In terminology, non-living thing, as compared to a living thing, is an obsolete defunct religio-mythology based term referring to a thing previous thought to be not-alive (or non-living) as the property of "life" does not exist, e.g. see: life does not exist or defunct theory of life, neither does its antonym.
In 330BC, Aristotle, supposedly, situate the view that a non-living thing, as compared to a living thing, is a thing that does not have a soul. 
In the 1930s, the virus debate erupted, during which time, and after, people could not figure out whether a virus was a living thing or a non-living thing, being that it is a crystal of sorts that has the ability to reproduce in plants and animals; some in modern times confusedly state that a virus is “on the borderline between living and non-living things” (Ѻ); that a “virus is a non-living thing outside of a living cell, but a living thing when it is inside of the cell.” (Ѻ)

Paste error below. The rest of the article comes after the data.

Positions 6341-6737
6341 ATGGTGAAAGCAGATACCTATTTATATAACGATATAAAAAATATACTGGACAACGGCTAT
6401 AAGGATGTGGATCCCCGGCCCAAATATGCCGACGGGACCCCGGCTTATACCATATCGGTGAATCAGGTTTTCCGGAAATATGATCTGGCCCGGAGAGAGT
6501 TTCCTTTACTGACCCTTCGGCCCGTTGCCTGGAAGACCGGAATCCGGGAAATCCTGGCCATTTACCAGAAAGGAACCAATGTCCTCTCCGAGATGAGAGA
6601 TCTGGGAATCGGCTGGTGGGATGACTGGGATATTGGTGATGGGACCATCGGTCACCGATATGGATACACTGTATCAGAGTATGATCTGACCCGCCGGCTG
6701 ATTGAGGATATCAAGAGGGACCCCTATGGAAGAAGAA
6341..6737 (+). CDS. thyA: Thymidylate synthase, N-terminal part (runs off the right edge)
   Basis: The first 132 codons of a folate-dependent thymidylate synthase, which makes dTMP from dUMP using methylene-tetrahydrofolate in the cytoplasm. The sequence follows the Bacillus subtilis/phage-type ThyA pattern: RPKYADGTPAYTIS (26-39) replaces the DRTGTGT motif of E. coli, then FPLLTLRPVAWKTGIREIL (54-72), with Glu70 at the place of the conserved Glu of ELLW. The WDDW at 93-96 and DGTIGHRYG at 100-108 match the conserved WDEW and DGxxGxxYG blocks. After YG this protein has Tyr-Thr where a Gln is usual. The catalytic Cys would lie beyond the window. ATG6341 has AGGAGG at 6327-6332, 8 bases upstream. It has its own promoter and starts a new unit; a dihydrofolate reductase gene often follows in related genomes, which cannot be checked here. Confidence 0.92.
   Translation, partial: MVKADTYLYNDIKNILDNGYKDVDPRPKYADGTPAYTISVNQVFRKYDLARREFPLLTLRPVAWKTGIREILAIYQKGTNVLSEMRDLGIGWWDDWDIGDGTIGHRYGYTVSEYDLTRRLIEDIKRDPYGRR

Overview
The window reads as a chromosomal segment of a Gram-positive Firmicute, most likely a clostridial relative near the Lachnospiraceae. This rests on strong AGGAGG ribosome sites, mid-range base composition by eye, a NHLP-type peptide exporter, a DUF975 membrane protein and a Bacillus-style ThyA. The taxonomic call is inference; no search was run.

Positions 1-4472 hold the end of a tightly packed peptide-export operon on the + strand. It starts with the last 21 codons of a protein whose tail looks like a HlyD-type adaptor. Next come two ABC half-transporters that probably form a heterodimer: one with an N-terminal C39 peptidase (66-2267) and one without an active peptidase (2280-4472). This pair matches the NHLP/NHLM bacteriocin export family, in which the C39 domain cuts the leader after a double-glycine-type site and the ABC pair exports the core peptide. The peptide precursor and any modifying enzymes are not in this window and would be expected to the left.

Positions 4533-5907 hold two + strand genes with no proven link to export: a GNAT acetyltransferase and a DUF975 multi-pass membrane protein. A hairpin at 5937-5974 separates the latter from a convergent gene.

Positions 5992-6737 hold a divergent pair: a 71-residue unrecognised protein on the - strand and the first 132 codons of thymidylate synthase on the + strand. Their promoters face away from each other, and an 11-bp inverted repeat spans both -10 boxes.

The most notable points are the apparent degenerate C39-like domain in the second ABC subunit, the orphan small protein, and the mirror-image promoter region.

1. Perl, Eric. (2014). Thinking Being: Introduction to Metaphysics in the Classical Tradition (pg. 98). BRILL.